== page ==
Table 8 – which has not been published elsewhere and which is based on FAO computerized data on agricultural aid to every nation in the world – provides a clear summary of desertification action in the early 1980s. The picture that emerges from it confirms the general impression. Country figures reveal isolated pockets of action where substantial amounts of agricultural aid have been directed towards specific desertification – related goals – for example, forestry in Cape Verde, rural development in Niger, anti-desertification planning in Somalia and Sudan.
But a few pockets of action do not add up to a major 80 international or even regional programme. If the figures are analysed in terms of larger geographical areas, these pockets of action become less significant and eventually disappear from the picture altogether. Thus figures for the Sudano-Sahelian region reveal some differences from figures for Africa as a whole, and even from the global figures. But when the global figures are analysed over time (Table 7), it is clear that there has been no significant redirection of global agricultural aid towards desertification-related activities. The co-ordinated international offensive against desertification has simply never materialized, and donors have not responded in any significant way to the calls to devote more resources to desertification.
For example, Canadian international development aid to the Sudano-Sahelian countries rose from 4.6% of total CIDA aid to developing countries in 1978-79 (out of a total amount ofUS$53 million) to about 9.4% of the total amount ofUS$139 million in 1981-82. But out of this percentage less than 1% was directed to anti-desertification activities.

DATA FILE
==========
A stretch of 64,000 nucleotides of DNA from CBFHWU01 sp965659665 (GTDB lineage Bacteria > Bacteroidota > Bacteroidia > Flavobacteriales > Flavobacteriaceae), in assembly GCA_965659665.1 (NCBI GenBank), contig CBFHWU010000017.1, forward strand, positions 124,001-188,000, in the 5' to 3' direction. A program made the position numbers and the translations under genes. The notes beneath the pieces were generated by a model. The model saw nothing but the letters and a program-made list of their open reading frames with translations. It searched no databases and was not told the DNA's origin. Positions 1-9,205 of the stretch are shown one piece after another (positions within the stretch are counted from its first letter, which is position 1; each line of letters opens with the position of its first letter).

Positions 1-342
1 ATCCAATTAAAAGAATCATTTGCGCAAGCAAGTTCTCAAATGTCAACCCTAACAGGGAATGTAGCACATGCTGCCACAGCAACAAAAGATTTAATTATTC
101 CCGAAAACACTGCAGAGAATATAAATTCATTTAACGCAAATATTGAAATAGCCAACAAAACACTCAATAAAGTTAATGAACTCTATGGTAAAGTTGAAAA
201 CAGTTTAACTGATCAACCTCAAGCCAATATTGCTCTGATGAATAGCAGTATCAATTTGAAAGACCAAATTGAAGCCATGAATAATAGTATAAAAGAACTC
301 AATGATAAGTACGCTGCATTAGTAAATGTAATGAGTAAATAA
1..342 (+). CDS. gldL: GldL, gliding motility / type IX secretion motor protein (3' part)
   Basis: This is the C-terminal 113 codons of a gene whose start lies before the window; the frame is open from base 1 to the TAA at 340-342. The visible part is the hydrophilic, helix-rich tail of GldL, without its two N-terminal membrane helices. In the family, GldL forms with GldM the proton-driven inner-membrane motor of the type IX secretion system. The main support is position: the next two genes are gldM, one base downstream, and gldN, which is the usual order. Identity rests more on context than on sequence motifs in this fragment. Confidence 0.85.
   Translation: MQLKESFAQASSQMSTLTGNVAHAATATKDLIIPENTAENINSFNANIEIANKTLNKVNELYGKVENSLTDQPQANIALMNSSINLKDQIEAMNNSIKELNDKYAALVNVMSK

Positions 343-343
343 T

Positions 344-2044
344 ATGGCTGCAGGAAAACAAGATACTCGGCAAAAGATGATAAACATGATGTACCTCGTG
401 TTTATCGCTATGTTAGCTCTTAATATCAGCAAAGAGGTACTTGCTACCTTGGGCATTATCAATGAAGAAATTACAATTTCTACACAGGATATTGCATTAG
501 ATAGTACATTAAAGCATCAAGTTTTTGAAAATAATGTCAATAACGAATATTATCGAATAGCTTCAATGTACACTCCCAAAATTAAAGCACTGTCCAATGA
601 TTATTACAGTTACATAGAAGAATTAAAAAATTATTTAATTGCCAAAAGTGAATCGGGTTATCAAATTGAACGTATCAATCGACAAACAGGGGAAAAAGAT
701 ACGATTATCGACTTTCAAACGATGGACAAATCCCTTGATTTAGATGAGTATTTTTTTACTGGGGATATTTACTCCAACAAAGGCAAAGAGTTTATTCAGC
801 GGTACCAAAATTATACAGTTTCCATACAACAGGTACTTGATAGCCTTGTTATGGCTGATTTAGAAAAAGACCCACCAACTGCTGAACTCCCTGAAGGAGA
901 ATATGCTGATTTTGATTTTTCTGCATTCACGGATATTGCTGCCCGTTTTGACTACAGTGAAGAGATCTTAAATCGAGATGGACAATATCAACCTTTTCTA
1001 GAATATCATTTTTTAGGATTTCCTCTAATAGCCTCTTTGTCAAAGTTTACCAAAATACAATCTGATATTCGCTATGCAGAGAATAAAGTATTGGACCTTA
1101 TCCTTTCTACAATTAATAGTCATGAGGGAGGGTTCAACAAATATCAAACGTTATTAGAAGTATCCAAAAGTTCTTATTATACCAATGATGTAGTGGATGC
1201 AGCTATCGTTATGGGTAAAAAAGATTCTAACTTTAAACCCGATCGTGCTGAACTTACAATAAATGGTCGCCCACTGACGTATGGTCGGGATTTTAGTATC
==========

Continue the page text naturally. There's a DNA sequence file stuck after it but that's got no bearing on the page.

The Conditions of Aid
According to FAO: ‘Conditions of aid have been deteriorating. Some bilateral programmes have hardened their loan terms, bringing them closer to commercial borrowing. There has also been an increase in the proportion of aid which is tied to the procurement of goods and services in the donor country, even if they can be obtained elsewhere at lower cost; this tends to lower the real value of aid.’
For instance, external concessional assistance to agriculture fell by 6.9% over 1980-81 while non-concessional assistance increased by 21.4%. This has undoubtedly made life harder for desertification-affected countries. The high interest rates which prevailed in the 1970s and 1980s had already forced developing countries into an impossible strait-jacket. What they needed to pay, to service their loans, quickly became exorbitant in terms of their declining incomes, which derived mostly from the sale of agricultural commodities of decreasing value.‘ For the first time, in 1983 developing countries disbursed more to service their medium-long-term debts than they received. According to a recent report of the World Bank, the net outflows from these countries reached in 1983 the unprecedented level of $11 billion.’